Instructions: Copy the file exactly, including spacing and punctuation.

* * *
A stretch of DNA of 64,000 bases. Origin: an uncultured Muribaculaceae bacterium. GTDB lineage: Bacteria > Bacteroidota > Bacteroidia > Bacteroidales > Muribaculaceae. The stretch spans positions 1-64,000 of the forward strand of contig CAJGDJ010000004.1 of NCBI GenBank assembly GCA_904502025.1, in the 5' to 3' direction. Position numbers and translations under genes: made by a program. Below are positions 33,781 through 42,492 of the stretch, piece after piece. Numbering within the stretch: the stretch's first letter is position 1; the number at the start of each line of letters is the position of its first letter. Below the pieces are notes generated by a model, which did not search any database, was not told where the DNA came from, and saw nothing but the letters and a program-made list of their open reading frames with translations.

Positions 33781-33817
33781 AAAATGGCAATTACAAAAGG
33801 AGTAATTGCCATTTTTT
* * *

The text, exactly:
A stretch of DNA of 64,000 bases. Origin: an uncultured Muribaculaceae bacterium. GTDB lineage: Bacteria > Bacteroidota > Bacteroidia > Bacteroidales > Muribaculaceae. The stretch spans positions 1-64,000 of the forward strand of contig CAJGDJ010000004.1 of NCBI GenBank assembly GCA_904502025.1, in the 5' to 3' direction. Position numbers and translations under genes: made by a program. Below are positions 33,781 through 42,492 of the stretch, piece after piece. Numbering within the stretch: the stretch's first letter is position 1; the number at the start of each line of letters is the position of its first letter. Below the pieces are notes generated by a model, which did not search any database, was not told where the DNA came from, and saw nothing but the letters and a program-made list of their open reading frames with translations.

Positions 33781-33817
33781 AAAATGGCAATTACAAAAGG
33801 AGTAATTGCCATTTTTT